Data were expressed as a mean ± standard error of mean (SEM) unless otherwise stated. The significance of differences between groups was assessed by one or two-way ANOVA with Tukey's post-hoc analysis, or using the Mann-Whitney U test for in vivo experiments. P values of less than 0.05 were considered significant.
S1 Video. P. aeruginosa PAO1 twitching motility in PBS.
Represents a 5 min time-lapse movie of P. aeruginosa twitching motility captured at an interval of 10 s with a 60 × oil-immersion lens. Scale bar = 20 μm. Frame rate = 10 fps.
S2 Video. Human tear fluid inhibition of PAO1 twitching motility.
Represents a 5 min time-lapse movie of P. aeruginosa twitching motility captured at an interval of 10 s with a 60 × oil-immersion lens. Scale bar = 20 μm. Frame rate = 10 fps.
S3 Video. A twitching motility negative pilA mutant PAO1-pilA::Tn.
Represents a 5 min time-lapse movie of P. aeruginosa twitching motility captured at an interval of 10 s with a 60 × oil-immersion lens. Scale bar = 20 μm. Frame rate = 10 fps.
S4 Video. P. aeruginosa PAO1 movement in PBS at 37°C for 4 h.
Represents a 10 s time-lapse movie of P. aeruginosa movement captured at no delay with a 40 × lens. Frame rate = 10 fps.
S5 Video. PAO1 movement in purified DMBT1 (100 ng/μl) at 37°C for 4 h.
Represents a 10 s time-lapse movie of P. aeruginosa movement captured at no delay with a 40 × lens. Frame rate = 10 fps.
S1 Fig. PCR verification of P. aeruginosa PAO1 transposon insertion mutants.
PAO1-pilA::Tn (PW8621), PAO1-cyaB::Tn (PW6387), and PAO1-chpB::Tn (PW1760) were verified by PCR with primers provided by the insertion mutant library database. PAO1-pilK::Tn (PW1757) was verified by PCR with the following primers; pilK flanking primers pilK-F (5'-AGATGCGCAACTCGGTATCC-3') and pilK-R (5'-TTCAGGGTTTCGGCGATCTC-3'). The red square was used to label target products.
(A) Fractions of human tear fluid separated by size exclusion chromatography (first experiment). (B) Effect of tear fractions on P. aeruginosa PAO1 twitching velocity measured in 5 min videos of each sample. Data are expressed as the mean ± SEM per sample from three independent experiments. Significance was determined using one-way ANOVA with Tukey's post-hoc analysis. **** P < 0.0001, ***P < 0.001.
S3 Fig. DMBT1 purification from human saliva.
(A) SDS-PAGE with silver stain (left panel) suggested DMBT1 was present after S. pyogenes treatment, and was confirmed by Western immunoblot (right panel) using anti-DMBT1 antibody. (B) and (C) Two independent experiments each showing that size-exclusion chromatography after DMBT1 purification from human saliva using S. pyogenes generated a high Mw fraction (fraction 1). Proteins were separated from aggregated S. pyogenes in human saliva using EDTA (5 mM). (D) Mass spectrometric analysis of fraction 1 after DMBT1 purification from saliva revealed the presence of DMBT1 in two independent experiments.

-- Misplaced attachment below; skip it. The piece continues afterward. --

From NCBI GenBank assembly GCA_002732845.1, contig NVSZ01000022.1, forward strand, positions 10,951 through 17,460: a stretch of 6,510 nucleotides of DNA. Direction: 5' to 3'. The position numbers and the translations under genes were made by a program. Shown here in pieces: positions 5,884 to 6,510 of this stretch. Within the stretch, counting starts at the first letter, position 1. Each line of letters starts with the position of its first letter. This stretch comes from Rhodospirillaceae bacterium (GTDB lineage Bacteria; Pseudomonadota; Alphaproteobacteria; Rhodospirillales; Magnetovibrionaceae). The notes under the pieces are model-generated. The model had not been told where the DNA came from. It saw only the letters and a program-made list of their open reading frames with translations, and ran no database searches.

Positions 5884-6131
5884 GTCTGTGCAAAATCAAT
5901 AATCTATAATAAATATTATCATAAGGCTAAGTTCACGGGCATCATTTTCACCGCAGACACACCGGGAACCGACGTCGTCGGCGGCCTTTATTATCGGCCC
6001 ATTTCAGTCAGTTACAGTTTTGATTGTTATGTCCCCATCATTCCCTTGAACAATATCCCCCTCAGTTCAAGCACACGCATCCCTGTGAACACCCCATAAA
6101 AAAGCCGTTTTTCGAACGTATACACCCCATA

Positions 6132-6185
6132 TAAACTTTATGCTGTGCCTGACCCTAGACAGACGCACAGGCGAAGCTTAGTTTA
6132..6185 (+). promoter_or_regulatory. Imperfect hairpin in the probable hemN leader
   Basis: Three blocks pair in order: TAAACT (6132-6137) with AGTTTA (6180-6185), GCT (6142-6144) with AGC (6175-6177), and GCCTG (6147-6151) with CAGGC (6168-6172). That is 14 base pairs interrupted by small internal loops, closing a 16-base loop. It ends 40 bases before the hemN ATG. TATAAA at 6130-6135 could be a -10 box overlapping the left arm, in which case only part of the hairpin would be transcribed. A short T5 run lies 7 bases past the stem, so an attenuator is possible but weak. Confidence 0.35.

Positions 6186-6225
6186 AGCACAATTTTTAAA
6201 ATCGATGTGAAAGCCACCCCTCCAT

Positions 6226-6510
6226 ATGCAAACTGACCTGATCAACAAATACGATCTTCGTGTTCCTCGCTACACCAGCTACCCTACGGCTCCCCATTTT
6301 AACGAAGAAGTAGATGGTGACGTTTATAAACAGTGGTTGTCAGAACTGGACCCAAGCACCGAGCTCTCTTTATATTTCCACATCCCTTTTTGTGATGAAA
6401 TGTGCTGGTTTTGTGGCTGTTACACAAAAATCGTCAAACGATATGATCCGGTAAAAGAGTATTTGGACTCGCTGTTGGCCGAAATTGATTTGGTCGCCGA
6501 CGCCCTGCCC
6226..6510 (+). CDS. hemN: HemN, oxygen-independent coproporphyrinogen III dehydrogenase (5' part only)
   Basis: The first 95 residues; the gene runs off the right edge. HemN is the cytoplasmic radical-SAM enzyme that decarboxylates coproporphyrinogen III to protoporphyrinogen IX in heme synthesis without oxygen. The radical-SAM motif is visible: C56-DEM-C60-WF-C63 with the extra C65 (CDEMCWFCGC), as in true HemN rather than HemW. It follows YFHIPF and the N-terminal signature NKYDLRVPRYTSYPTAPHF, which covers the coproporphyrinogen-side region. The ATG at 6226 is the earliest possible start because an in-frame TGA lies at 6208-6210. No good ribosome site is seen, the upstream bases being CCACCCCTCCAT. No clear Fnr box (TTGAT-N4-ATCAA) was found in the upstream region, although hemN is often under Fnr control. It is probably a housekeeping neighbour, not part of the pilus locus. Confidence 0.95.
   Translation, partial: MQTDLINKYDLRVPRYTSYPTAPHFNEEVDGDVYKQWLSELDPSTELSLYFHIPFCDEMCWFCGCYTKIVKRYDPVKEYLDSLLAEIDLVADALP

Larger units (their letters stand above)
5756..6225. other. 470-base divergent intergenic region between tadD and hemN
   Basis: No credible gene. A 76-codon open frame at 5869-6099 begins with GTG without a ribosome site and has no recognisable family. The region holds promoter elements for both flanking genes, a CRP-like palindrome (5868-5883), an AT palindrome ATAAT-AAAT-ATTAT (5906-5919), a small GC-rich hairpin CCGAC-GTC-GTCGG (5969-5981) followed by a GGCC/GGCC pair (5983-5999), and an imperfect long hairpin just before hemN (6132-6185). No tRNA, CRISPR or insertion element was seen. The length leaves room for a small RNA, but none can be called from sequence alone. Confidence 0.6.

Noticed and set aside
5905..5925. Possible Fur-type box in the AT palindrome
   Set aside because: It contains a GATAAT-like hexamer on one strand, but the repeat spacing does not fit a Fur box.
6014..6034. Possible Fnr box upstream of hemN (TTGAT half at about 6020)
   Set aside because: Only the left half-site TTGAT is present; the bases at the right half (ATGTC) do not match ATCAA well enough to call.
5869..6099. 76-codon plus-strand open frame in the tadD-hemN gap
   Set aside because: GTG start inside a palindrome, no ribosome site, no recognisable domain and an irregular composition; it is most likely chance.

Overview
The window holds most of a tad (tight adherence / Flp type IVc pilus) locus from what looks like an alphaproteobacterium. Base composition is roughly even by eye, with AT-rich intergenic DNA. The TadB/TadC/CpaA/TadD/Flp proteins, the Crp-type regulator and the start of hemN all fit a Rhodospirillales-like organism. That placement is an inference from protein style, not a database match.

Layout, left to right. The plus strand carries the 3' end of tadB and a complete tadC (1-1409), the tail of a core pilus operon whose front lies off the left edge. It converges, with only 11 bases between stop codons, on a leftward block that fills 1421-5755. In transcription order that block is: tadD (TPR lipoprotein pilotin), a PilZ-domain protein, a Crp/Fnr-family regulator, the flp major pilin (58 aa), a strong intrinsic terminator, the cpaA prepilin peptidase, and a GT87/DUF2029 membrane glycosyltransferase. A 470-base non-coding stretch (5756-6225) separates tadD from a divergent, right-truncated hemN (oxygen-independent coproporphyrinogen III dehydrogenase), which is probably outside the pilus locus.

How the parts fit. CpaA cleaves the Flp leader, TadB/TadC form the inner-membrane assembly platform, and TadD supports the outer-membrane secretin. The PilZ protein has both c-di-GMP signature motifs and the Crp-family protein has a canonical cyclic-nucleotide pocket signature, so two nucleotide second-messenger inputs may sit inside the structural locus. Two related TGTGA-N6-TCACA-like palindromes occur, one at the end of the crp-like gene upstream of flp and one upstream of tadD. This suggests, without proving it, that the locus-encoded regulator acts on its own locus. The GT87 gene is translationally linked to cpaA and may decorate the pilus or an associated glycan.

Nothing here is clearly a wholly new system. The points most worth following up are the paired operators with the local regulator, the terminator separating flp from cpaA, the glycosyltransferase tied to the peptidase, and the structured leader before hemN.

S1 Table. Mass spectrometry results of human tear fluid fractions that inhibited twitching motility of P. aeruginosa PAO1.
Results shown for two independent fractionations of human tear fluid using size-exclusion chromatography.
S2 Table. Mass spectrometry results of two independent fractions obtained by size-exclusion chromatography after DMBT1 purification from saliva using S. pyogenes.
Each fraction inhibited twitching motility of P. aeruginosa PAO1. Results represent two independent experiments.
Our thanks to Dr. Joanne Engel (UCSF, San Francisco, CA) for providing the antibody to PilA, and to our colleagues from UC Berkeley, Berkeley, CA: Dr. Chris Jeans, for separating proteins from human tears and saliva; Drs. Lori Kohlstaedt and Vincent Coates, for mass spectrometry analysis; Dr. Benjamin Smith, for image analysis, and Ms. Hart Horneman, for scoring corneal pathology in the murine model. P. aeruginosa PAO1 and its mutants were obtained from the P. aeruginosa mutant collection, University of Washington, Seattle WA.
- Conceptualization: JL MMEM DJE SMJF.
- Data curation: JL MMEM DJE SMJF.
- Formal analysis: JL DJE.
- Funding acquisition: SMJF JL.
- Investigation: JL MMEM.
- Methodology: JL MMEM DJE SMJF.
- Project administration: SMJF DJE.
- Supervision: SMJF DJE.
- Validation: JL MMEM DJE SMJF.
- Visualization: JL DJE SMJF.
- Writing – original draft: JL MMEM DJE SMJF.
- Writing – review & editing: JL MMEM DJE SMJF.